And, Steve, EVERY pitcher in MLB is a 100-pitch pitcher. It’s about what you do with those 100 pitches. Moose averages about seven innings a game. Wang just under that. It’s the rest of the staff that is killing the bullpen.

      Anyway, I think Chacon will do alright tomorrow, and I’m really curious to see what Wang does — Webber dominates the NL with similar but much less stuff, so Wang should be just fine.

    2. JeremyM
      June 17th, 2006 | 12:32 am

      I kind of thought Bernie had a little left in the tank when spring training started, and then he hit a couple bombs in the World Baseball Classic (it’s somewhere on this site if you don’t believe me:). But I didn’t really think he still had an almost classic Bernie tear left in him–the comparison I would make would be Tino last year. But hopefully he won’t go completely to hell like Tino did last year when the run was over. Also, I figured that Bernie would perform better by being the DH and staying rested, which isn’t really how things have played out so far.

      Someone on the Banter compared A-Rod to Knoblauch, and I’m thinking that is starting to sound about right as far as his mental state. The good news is I think he will turn it around and be fine–slumps happen and some guys look worse than others. The bad news is my opinion is worth squat!

    3. RICH
      June 17th, 2006 | 7:28 am

      Well Steve, time for YOU to predict what will happen with Arod.

      I think it’s just a 2 week (horrible) slump. If it isn’t a temporary slump it goes against all history I know of for hitters – an all time great hitter having a month decent enough to be voted player of the month and then falling off the cliff never to do anything even mediocre after that.

      Regarding Wright – he’s the fifth starter. It’d be nice if he could go more innings per start but I think when he pitches you need to be ready and treat Wright and another pitcher (Small in games Wright doesn’t pitch well?)as your pitchers to get through 7 or so.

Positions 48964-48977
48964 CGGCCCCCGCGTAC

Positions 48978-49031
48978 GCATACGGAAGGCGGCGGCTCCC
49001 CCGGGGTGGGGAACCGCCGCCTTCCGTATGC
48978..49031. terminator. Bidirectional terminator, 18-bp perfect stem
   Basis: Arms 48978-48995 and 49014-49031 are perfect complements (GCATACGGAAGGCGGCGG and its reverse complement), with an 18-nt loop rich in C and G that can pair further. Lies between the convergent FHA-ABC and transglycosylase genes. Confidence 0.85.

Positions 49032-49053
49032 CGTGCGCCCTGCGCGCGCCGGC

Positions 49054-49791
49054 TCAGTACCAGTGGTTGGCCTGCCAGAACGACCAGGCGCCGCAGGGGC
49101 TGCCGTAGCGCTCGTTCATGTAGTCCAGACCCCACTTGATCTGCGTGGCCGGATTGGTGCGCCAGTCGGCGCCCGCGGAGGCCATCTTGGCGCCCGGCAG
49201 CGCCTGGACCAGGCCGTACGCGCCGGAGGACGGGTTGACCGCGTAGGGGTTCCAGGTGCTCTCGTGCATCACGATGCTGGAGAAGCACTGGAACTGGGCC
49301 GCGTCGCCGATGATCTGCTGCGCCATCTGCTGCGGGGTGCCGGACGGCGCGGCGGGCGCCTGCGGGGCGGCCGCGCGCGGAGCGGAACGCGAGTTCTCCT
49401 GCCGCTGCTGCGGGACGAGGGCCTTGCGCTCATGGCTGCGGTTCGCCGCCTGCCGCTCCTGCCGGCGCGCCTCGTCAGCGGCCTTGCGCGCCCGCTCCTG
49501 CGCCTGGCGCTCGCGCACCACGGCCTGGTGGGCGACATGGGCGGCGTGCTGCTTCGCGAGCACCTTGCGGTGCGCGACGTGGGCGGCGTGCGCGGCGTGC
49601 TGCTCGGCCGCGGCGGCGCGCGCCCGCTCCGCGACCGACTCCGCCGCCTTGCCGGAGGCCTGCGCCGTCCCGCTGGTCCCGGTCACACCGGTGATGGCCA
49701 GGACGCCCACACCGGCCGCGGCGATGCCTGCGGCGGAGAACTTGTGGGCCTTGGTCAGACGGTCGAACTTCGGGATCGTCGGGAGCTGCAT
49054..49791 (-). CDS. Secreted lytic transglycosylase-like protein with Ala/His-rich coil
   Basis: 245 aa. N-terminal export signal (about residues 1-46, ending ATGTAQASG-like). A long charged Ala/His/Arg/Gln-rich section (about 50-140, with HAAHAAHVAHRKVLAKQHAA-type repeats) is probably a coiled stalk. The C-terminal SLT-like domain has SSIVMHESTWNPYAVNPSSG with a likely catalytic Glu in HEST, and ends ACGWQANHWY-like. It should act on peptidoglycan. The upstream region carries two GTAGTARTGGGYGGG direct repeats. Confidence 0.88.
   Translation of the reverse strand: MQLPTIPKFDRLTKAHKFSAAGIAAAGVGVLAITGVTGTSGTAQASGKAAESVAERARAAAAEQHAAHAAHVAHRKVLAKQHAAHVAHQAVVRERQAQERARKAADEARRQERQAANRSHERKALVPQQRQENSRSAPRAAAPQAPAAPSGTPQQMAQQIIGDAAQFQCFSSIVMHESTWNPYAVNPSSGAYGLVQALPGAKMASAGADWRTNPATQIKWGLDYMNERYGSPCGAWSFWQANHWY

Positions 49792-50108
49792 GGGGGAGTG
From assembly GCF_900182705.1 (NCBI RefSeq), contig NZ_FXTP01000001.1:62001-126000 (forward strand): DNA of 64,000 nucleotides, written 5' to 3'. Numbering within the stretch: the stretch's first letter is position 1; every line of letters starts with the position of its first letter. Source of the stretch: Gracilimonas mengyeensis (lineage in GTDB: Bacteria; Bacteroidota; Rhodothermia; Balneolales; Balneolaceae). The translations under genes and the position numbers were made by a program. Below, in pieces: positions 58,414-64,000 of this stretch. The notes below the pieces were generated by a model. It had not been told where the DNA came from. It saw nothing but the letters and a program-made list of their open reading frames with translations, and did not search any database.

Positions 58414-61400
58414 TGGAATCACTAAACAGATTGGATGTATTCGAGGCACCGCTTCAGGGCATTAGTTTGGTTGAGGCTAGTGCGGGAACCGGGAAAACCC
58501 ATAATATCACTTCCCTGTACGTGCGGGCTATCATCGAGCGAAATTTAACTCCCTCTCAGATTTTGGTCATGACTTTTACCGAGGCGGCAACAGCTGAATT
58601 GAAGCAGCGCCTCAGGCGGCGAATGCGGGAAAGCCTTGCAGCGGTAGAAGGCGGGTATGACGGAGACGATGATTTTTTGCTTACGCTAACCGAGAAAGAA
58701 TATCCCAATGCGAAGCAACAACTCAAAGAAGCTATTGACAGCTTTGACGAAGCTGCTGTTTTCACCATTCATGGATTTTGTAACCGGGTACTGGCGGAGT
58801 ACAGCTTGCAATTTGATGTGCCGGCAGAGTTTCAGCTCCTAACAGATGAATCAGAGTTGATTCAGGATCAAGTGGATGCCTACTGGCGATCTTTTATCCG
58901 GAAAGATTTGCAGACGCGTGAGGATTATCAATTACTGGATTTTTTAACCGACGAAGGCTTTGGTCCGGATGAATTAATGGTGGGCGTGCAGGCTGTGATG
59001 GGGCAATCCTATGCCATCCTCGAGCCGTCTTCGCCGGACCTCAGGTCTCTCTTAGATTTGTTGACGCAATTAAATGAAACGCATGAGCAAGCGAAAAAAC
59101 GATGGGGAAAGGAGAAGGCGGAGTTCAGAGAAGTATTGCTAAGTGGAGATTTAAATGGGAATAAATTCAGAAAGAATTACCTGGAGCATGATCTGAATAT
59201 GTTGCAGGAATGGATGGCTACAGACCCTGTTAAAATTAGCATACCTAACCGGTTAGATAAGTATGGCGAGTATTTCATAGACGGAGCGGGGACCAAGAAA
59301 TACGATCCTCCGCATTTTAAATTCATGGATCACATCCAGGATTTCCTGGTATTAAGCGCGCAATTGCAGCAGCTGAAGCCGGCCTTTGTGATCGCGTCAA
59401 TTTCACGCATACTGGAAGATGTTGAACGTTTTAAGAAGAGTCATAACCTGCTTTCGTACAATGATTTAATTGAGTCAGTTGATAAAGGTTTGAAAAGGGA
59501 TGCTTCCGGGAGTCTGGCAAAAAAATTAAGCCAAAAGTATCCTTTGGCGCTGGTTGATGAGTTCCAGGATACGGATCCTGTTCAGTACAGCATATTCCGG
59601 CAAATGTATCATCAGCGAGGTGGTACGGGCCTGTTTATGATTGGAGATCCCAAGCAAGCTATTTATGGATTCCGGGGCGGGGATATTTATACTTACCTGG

A pitcher like Davis wouldn’t be much of an upgrade but if he replaced Wright in the rotation you’d only be buying 2 innings a turn. What would you give up for that? And why would a team give up one of their regular starters in mid-June?

      It’s a good thought but unless Cashman is able to glom on to a Chacon-Small windfall like last year my bigger fear is one of the starters going down with an injury. It’s Wang I worry about. He has a history of physical problems and he’s on pace to pitch more innings this year than he ever has.

      Yes, try to pick up a mediocre starter but not to necessarily replace Wright but for the inevitable next injury.

    4. June 17th, 2006 | 9:38 am

      I wish I could predict what will happen next with A-Rod. But, who knows? Talent says that he won’t hit .156 forever. But, the mind is a powerful tool – and a powerful weapon too. For all we know, he could end up having to go on the DL if this gets too bad.

    5. baileywalk
      June 17th, 2006 | 9:58 am

      The stars aligned or something, because my boy T.J. Beam got called up to the club. Boy, I nearly had an orgasm when I read that this morning. (It’ll be pretty embarrassing after all this if he comes up and bombs, huh?) I know it’s only for a few days, and I know that Joe Torre doesn’t “trust” him and won’t use him unless the score is, oh, 22-1, but I just hope he can show Torre a little something like Smithy showed him a little something and stick with the team.

      The bullpen is crowded right now. And Dotel will make it more crowded. In a perfect world Proctor would take over the longman role (which he is so good at) and they would dump Small back in AAA. But as it is, the only guy who doesn’t have a big-league contract in there is Smith, and Myers and Villone aren’t going anywhere (which they shouldn’t). So if T.J. sticks, it’s at the expense of Smithy, which is counterproductive, though he is more talented.

      If ever there was a perfect time to come up as a pitcher, it’s during interleague (for an AL guy). These NL lineups don’t exactly inspire fear.

    6. June 17th, 2006 | 10:26 am

      baileywalk – where did you read he was recalled?

    7. baileywalk
      June 17th, 2006 | 11:16 am

      Steve, I read it in the “Post.” Also, fix your profile of him. He throws his fastball in the 93-96 range. If you got that info from John Sickels, he was wrong; he confused Beam and Bean and had Beam as a guy with an under-average fastball. The exact opposite is true.